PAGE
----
* Always refer to the manufactures instructions / guidelines.
Used properly, a portable fire extinguisher can save lives and
property by putting out a small fire or containing it until the fire department arrives.
Portable extinguishers for home use are not designed to fight large or spreading fires. Even against small
fires, they are useful only under certain conditions.
- The operator must know how to use the extinguisher. Please read and
understand the instructions at the time of purchase.
- The extinguisher must be within easy reach an in working order, fully
- The operator must have a clear escape route that will not be block by
- The extinguisher must match the type of fire being fought. Consider
purchasing a multipurpose type extinguisher for the, commonly referred to as an ABC
- The extinguisher must be large enough to put out the fire. Many
portable extinguishers discharge completely in as little time as 10 seconds.
Fire extinguishers are tested by independent laboratories and
labeled for the type and size of fire they can extinguish. Use these labels as a guide to
purchase the kind of extinguisher that suits your needs. Contact a local Fire Extinguisher
sales company from your Yellow Pages. This type of company can answer all you questions
dealing with the many type and sizes of extinguishers.
Classes of fires
There are three basic classes of fires. All fire
extinguishers are labeled using standard symbols for the classes of fires they can put
out. A red slash through any of the symbols tells you the extinguisher cannot be used on
that class of fire. A missing symbol tells you only that the extinguisher has not been
tested for a given class of fire.
* These graphics
provided by Amerex Extinguisher Company http://www.amerex-fire.com/howto.html
Remember, in some cases it may be dangerous to use any type of
extinguisher. Getting yourself and others to safety is the
CARBON MONOXIDE POISONING! The killer that can't be seen, smelled,
tasted or heard! Hundreds of people needlessly die each year form this killer. Carbon
Monoxide, "CO", is an odorless, colorless, tasteless, and toxic gas. Breathing
too much "CO" deprives the body of oxygen and can cause physical impairment
and/or death by asphyxiation.
Sources: Carbon monoxide is produced from the incomplete combustion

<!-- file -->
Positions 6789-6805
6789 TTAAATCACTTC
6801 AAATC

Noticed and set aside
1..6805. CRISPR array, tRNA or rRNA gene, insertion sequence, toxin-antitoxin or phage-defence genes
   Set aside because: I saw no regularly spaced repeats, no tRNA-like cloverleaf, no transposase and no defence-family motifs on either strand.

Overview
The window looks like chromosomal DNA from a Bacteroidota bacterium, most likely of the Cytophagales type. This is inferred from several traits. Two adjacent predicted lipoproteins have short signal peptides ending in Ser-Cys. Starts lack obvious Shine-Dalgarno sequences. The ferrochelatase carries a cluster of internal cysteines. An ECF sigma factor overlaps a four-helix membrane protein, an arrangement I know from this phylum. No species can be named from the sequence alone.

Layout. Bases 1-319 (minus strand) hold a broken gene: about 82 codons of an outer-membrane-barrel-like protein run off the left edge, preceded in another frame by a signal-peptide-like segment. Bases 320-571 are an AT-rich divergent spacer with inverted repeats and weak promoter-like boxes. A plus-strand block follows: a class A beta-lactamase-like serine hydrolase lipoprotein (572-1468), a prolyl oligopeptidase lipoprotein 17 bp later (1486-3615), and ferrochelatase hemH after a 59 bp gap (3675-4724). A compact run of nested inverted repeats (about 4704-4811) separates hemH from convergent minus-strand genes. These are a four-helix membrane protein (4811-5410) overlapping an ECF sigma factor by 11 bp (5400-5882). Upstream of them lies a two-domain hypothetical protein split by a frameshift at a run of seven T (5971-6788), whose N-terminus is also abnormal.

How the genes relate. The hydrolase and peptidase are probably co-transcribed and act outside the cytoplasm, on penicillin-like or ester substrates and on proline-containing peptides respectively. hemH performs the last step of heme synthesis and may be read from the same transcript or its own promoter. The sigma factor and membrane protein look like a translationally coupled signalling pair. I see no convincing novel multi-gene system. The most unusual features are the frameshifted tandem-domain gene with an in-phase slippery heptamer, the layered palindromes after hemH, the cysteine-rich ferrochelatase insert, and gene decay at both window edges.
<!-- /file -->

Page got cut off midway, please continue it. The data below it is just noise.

of wood, fuel oil, propane, butane, gasoline, kerosene, or natural gas. Symptoms of
"CO" poisoning: A person exposed to carbon monoxide may exhibit flu-like
symptoms. i.e. dizziness, nausea, tightness in the chest, headache, and/or fatigue.
If "CO" poisoning is suspected, move the victim into fresh air if possible. Open
doors and windows to improve ventilation. Call for medical assistance if the symptoms are
What can YOU do to prevent "CO" poisoning! Never burn a
charcoal or wood grill indoors or in a garage. Never sit in a parked car with the engine
running and the windows closed. Never operate a car in an enclosed area such as a garage.
Never operate kerosene or propane heaters indoors without proper ventilation. Never use
the gas range or oven for home heating. Never block or close a source of combustion air to
a heat producing appliance. Never close the damper of a fire place unless the fire is
completely out. Never operate a furnace without the fan compartment door in place. Never
use heat-producing appliances that are not properly installed and maintained regularly.
Follow manufacture's recommendation for maintenance.
Effects of Carbon Monoxide
||Slight headache, dizziness,
tiredness, and nausea in 2-3 hours.
||Life-threatening in 3 hours and
frontal headaches within 1-2 hours.
||Convulsions, nausea, and
dizziness within 45 minutes, unconsciousness within 2 hours, and death within 2-3 hours.
||Nausea, dizziness, and headache
within 1-2 minutes and death within 2-3 hours.
||Death within 1-3 minutes.
Portable / Space Heaters: *Maintain a 36"
clearance around all heating devices. Never leave children or pets unsupervised around
portable heaters. Never place clothes close to or on portable heaters to dry. Always check
to see that electrical wires are in good condition and not frayed. Follow manufacturer's
instructions for installation, maintenance and use. Use only the recommended fuel. (NEVER
USE GASOLINE) Keep anything that can burn at least (3) feet away from heater Fireplaces /
wood stoves. Have your chimney inspected by a professional before every heating
season. Always have your screen in place on your fireplace Burn only wood. Do not burn
newspapers or wrapping paper. Have your main heating equipment inspected and cleaned
before the heating season.
SMOKE DETECTORS: Smoke detectors are critical to
surviving a night time fire in your home. Smoke detectors can awaken you in the event of a